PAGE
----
What is a Good Credit Score and Credit Score Myths Brit + Co

credit scores, the adult version of a surrogacy. Isn’t it amazing how little we’ve learned about this elusive number in school? As someone who had to take an economics course in college, I can assure you that the questions of personal finances were simply not covered. And with so many credit score horror stories on a quick Google search, it’s hard to know what actually impacts your score compared to what is a good old internet tradition.

Fortunately, we have a knowledgeable speed dial expert who can walk us through common credit score myths to avoid, as well as how to aim for that coveted “perfect” credit score. Read on as
Kimberly palmer a personal finance expert at Nerdwallet, answers frequently asked questions about credit scores, and more to help set us all on the path to financial freedom. If you are not familiar with NerdWallet, this is a personal finance site and app that helps consumers make the best financial decisions, and it includes information and ideas on how to build your credit score.

But first, what is considered a good credit score?

Before we dive into how to build your credit score, we want to make sure that you have an information base to best assess your current financial situation. As a reminder, your credit score estimates the likelihood that you will repay borrowed money and pay bills, and typically ranges on a scale of 300 to 850. Although creditors set their own standards for the ratings they will approve of. , here are the general ranges:

Now on to expert advice and myth busting.

Myth # 1: If You Have Bad Credit Now, You’re Stuck With That Score Forever

“You are definitely not stuck with bad credit forever,” says Palmer. “You can increase your credit score over time by making payments on time every month, using 30% or less of your credit limits, and keeping your old accounts in good standing so you have a longer history. show on your credit report. ”

Myth # 2: Checking Your Credit Score Hurts Your Reputation

“When you check your own
credit rating, it doesn’t hurt, but your score may take a temporary hit if you apply for a new credit account, be it a mortgage, car loan, credit card or any other type of loan product, ”says Palmer. This triggers what is called a “hard draw” on your credit, which can signal lenders that you are considering taking out a loan. When a lender checks your credit score as part of your credit application process, it is considered a difficult exercise. ”

Myth # 3: Having a Balance on Your Credit Cards Helps Your Score

Carry a balance doesn’t help your score, ”says Palmer. “And in fact, you want to make sure you keep your total balance below 30% of your credit limit so that your balance doesn’t hurt your score. This myth probably leads some people to carry a balance on their cards when they better pay it off. Having a balance on your card is also expensive because you are paying interest. ”

Myth # 4: Achieving a Perfect Credit Score is Impossible

perfect credit score is possible, but anything above 720 is considered excellent credit. Less than 1% of consumers have a perfect score. ”

Myth # 5: Closing a Credit Card Will Improve Your Credit Score

“Closing a credit card can actually hurt your credit score because it can reduce your credit history and also wipe out the credit limit available on that card,” Palmer shares. The same can be said for loans. “Another myth is that paying off a loan will help your credit score; sometimes when you pay off a car loan or mortgage it can hurt your score because you have a less active line of credit.”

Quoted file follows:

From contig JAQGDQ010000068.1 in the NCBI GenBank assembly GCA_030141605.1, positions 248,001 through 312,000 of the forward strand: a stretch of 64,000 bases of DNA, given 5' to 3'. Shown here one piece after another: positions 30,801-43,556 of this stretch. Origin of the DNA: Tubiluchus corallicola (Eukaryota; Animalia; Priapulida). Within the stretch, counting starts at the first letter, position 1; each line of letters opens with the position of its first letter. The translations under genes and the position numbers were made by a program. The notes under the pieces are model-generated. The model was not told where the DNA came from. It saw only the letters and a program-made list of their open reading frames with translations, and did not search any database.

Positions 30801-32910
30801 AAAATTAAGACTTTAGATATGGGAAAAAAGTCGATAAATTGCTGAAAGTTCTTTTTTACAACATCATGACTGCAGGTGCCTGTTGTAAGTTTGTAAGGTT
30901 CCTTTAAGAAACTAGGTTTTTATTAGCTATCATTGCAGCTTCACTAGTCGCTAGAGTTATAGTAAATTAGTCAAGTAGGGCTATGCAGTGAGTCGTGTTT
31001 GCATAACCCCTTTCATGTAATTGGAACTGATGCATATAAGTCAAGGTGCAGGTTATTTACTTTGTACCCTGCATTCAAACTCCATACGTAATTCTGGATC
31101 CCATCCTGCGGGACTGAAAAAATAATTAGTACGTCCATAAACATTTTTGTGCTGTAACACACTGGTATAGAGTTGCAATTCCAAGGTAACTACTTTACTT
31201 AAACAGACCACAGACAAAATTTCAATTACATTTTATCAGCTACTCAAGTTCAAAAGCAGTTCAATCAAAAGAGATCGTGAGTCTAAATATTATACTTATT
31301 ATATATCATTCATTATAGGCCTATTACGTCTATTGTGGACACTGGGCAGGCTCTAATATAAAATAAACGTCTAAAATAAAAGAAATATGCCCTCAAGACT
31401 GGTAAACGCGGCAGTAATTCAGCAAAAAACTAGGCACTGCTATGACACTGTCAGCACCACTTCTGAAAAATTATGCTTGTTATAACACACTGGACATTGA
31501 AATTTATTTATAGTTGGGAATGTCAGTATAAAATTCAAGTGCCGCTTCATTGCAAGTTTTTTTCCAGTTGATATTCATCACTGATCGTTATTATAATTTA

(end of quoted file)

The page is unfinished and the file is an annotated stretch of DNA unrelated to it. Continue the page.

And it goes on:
Myth # 6: If My Partner Has Bad Credit, My Credit Score Will Go Down

Palmer says, “Each person has their own credit rating; it is not shared or directly affected by a partner. But there are ways in which a partner’s behavior could hurt your credit rating; for example, if you share a credit card and the partner spends too much account is late. If both of your names are on the account, it may impact both of your credit scores. ”

nerdwallet credit score check on app

How To Build Your Credit Score

Now that we have all the myths dispelled, what are the next steps to building your credit score today? To get started, you can easily
check your credit score and credit report with NerdWallet to understand where you are now.

To raise your credit score, Palmer says you need to make on-time payments on all of your accounts each month; then, use less than 30% of any credit card limit, making it easier to use your credit; and finally, keep your old accounts open and in good standing to give you a longer credit history. As to when to expect to see the results of your hard work, says Palmer, “You can see your credit start to improve in a month or two after you make on-time payments to your accounts. You can also see almost immediate progress if you have a relatively thin credit history and are added to someone else’s credit card account as an authorized user or if you successfully dispute an error in your credit history that kept your score.

As a final tip, if there is one thing everyone reading this should do today to start seeing positive progress, Palmer suggests to “set up automatic payments for at least the minimum credit card amount. owed on your accounts to reduce the risk of accidentally missing a payment and being hit with a late payment penalty You just want to make sure you have enough money in your bank account to make these payments before you automate them.

For detailed information and additional resources on what credit score do you need to buy a house, To take a loan, or more generally to understand what is considered a good credit score, check out NerdWallet’s in-depth research. With these helpful tips, good credit is finally within reach.

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